Exercise can actually aid in the healing process as well as making you feel stronger.
For many women exercise will be the very last thing on their mind after they have given birth. Exercise may have never been a big part of their life.
In fact, it may not have been a part of their life at all. Believe it or not, there will also be many women who will be hoping to return to exercise as soon as possible when they have given birth. They may have exercised right throughout their pregnancy and now they have to consider the healing of their body that has just given life. They are raring to go and want to return to exercise at the earliest possible stage.
There are a lot of benefits to exercising after you have given birth. It can actually aid in the healing process as well as making you feel stronger. On top of this, the “feel good” endorphins and hormones are released when we exercise and a new mum will benefit from a positive shift in her mood during a time of great change and exhaustion. It is extremely important to consult your midwife or GP before you return to exercise though.
No two pregnancies are the same and the same can be said for birthing experiences and how the body responds to such an event. Your doctor will be able to advise on the best time for you to return to exercise or simply begin exercise after you have given birth.
For many women, the motivation for exercise is to feel stronger after they have given birth as well as helping to lose the baby weight that the pregnancy brought with it. While exercise can help you to recover from birth it is also important to allow your body time to naturally heal. You may be experiencing back pain as well as bladder issues due to a weakened pelvic floor. Exercise can make these things feel worse if you over-do it or introduce it before your body is ready.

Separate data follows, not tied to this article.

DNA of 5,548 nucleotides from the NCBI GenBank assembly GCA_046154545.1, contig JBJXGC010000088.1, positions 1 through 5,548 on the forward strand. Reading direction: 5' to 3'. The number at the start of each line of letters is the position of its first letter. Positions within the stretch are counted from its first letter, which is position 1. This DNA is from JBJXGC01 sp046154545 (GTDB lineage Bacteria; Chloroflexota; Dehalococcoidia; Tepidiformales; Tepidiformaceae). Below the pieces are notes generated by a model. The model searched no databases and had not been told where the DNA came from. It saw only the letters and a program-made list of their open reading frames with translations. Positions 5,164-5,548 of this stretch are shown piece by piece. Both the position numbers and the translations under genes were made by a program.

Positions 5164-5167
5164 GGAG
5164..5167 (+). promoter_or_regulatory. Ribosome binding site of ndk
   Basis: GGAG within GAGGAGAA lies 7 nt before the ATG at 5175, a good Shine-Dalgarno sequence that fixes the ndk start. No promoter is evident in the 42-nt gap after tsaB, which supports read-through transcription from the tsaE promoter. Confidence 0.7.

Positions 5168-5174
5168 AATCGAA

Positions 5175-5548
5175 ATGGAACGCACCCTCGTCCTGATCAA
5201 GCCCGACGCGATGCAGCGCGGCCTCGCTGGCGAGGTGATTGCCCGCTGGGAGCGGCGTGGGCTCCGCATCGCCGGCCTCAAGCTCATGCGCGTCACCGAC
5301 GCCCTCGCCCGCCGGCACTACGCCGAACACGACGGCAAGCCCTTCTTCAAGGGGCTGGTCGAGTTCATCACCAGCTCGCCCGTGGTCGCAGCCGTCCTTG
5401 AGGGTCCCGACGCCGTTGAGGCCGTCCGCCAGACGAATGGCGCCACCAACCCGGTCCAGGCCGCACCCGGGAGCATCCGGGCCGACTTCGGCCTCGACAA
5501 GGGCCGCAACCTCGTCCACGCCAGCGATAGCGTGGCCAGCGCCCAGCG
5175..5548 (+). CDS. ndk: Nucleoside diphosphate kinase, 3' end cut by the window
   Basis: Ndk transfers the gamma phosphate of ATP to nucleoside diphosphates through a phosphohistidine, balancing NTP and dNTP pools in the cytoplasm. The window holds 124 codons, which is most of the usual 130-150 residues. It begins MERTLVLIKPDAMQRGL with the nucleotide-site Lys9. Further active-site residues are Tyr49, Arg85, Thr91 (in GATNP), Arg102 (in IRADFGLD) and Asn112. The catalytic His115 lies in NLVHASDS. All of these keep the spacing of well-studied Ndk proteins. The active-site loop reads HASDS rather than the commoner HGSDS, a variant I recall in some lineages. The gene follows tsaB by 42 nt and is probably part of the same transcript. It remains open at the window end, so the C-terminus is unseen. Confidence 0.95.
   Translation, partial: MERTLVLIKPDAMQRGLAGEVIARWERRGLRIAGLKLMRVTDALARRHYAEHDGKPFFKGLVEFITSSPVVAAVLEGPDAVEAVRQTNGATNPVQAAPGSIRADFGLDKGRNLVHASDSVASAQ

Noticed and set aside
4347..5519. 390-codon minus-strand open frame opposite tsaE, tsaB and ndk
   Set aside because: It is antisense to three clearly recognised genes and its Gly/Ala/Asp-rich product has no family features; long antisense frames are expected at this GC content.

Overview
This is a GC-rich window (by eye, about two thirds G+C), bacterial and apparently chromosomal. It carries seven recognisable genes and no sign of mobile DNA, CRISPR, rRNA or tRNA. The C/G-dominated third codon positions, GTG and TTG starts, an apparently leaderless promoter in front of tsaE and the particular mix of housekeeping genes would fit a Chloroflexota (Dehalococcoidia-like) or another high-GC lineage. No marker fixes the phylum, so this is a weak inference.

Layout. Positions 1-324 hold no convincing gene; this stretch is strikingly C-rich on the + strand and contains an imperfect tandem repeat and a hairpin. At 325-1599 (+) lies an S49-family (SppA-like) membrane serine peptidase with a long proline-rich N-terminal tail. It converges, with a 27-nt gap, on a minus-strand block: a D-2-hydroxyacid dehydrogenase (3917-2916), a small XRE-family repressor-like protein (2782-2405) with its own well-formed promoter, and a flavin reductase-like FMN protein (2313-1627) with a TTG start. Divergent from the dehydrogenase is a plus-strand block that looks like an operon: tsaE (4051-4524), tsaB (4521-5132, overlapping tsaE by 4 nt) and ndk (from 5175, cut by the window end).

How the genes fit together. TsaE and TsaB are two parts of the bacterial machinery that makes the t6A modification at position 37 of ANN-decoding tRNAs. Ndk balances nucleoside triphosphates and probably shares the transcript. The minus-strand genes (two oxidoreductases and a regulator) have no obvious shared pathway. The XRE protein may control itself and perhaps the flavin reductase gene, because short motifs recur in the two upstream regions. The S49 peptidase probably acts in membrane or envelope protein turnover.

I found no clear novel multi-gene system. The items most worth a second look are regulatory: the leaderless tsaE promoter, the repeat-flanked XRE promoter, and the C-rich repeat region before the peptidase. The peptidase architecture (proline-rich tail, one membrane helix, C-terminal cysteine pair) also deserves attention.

When you have been given the go-ahead from your GP to exercise again it is important to take it nice and slow. Your joints and ligaments will feel different due to the pregnancy hormones which can actually put you at a greater risk of injury. If you were very active before or during the pregnancy you may be able to manage more exercise or carrying heavier weights than someone who did little or no exercise, but you must ensure that you are not doing more harm than good.
Carrying weights that are too heavy can cause important organs such as the Uterus to drop down and this can be very uncomfortable and dangerous. Slow and steady wins the race.
Many women like to begin their postnatal exercise by simply walking with their baby in the pram. The fresh air and sense of pride are extremely powerful for a woman’s mental health during a time when sleep is scarce and change can be a great cause for anxiety.
After six to eight weeks when your body has healed significantly you might consider a low impact exercise such as swimming or yoga. If your doctor has given the go ahead and your bleeding has stopped for about a week you will feel more confident and capable. It is important to slow down or stop if you feel discomfort or weakness and avoid high-intensity exercise initially.
If after three months you are experiencing a lot of bladder control/pelvic floor issues it is a good idea to speak to your GP who may be able to refer you to a physiotherapist who will be able to help with the issue.
Exercise has a lot of benefits but it is vital to consider that your body has just undergone something traumatic and the last thing a new mum should do is put pressure on herself to lose weight and return to her pre-pregnancy lifestyle. Take your time, look after your body and mind and they will look after you.
Tracey is a happy mammy to four-year-old Billy. She is a breastfeeder, gentle parent and has recently lost five stone so healthy family eating is her passion! You can find her at www.loveofliving.ie.